LONDON (Reuters) - Britain’s lean medal haul at the world track cycling championships was “a shock” and a gold rush at the Tokyo Olympics is unlikely, according to sprint great Chris Hoy.
Elinor Barker’s superb solo attack to win the points race on Sunday put late gloss on Britain’s performance in Berlin where the team managed four medals.
It was their worst performance at a world championships in an Olympic year since 2000, however, and they will go to Tokyo with no current world champions in the six Olympic events.
“It’s not a time to panic but, at the same time, there has to be significant change to get where they want to be in Tokyo,” Hoy, who is Britain’s joint most successful Olympian alongside current sprinter Jason Kenny with six golds, told the BBC.
“There are some positive things to take away but, on the whole, I think it was a bit of a shock.”
With Hoy leading the way, Britain turned itself into a track cycling powerhouse with massive financial input and a track program that was the envy of the world.
In the last five Olympics Britain’s track cyclists have scooped up 40 medals, 24 of them gold. In Rio they won six golds, and in London four years earlier they managed seven.
While Britain’s performance director Stephen Park pointed to the fact that they will have new bikes for Tokyo and the team is “not a million miles away” from where it wants to be, Hoy believes they have “plateaued”.
“British Cycling is certainly not dominating in the way it used to, but they’re not underperforming. It’s that the world has moved on, that is the bottom line,” he said.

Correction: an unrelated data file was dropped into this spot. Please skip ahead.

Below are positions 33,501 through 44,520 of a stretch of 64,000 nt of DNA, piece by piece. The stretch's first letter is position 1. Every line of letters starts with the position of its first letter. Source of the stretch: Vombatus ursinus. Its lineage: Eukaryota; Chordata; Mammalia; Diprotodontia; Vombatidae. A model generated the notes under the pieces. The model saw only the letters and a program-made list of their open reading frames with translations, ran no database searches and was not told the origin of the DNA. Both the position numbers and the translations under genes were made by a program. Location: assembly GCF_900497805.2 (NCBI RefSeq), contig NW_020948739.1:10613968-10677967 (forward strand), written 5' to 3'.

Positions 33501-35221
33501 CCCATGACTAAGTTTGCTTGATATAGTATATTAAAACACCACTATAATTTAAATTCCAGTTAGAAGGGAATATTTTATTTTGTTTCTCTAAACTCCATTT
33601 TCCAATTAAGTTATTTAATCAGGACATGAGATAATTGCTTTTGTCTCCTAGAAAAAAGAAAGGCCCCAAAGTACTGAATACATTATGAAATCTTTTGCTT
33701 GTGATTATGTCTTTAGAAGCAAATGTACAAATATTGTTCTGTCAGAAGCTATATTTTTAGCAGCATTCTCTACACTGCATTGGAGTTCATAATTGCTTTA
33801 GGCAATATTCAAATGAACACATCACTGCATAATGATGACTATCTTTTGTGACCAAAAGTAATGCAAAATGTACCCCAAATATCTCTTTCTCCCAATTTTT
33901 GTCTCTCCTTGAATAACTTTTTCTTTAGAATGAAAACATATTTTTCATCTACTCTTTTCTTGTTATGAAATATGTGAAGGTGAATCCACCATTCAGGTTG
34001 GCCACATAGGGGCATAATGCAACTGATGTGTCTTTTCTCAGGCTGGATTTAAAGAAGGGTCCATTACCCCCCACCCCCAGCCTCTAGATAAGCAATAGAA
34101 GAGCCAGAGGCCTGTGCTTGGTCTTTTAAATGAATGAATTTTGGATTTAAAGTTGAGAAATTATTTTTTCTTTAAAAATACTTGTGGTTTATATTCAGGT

“Every generation raises the bar. Every generation learns from the previous one and the times get faster and faster.
“What’s different is that Britain have always been the ones doing the raising of the bar, they’re the ones improving before the rest of the world then responds.
“It feels like we have plateaued. There hasn’t been this rate of improvement we have traditionally come to expect.”
Hoy’s point was illustrated perfectly in the men’s team pursuit — the event in which Britain has dominated, winning the last three Olympic titles.
Britain’s quartet, which failed to win a medal, clocked 3:50.341 in the qualifying run and 3:51.561 in their round one ride against Germany. Their world record in Rio four years ago was 3:50.265. Australia lowered the mark to 3:48.012 in 2019.
Denmark took massive chunks out of it in Berlin, however, breaking the record in all three rides, the last of which earned them gold in 3:44.672.
In reality, Britain’s quartet, led by three-times team pursuit Olympic champion Ed Clancy, need to find at least six seconds in the next five months.
New bike or not, that is a tough ask.
“Am I going to sit here and say (the new bike) will give us three and a half seconds or seven seconds or whatever in a team pursuit? No,” Park said.
Reporting by Martyn Herman, editing by Ed Osmond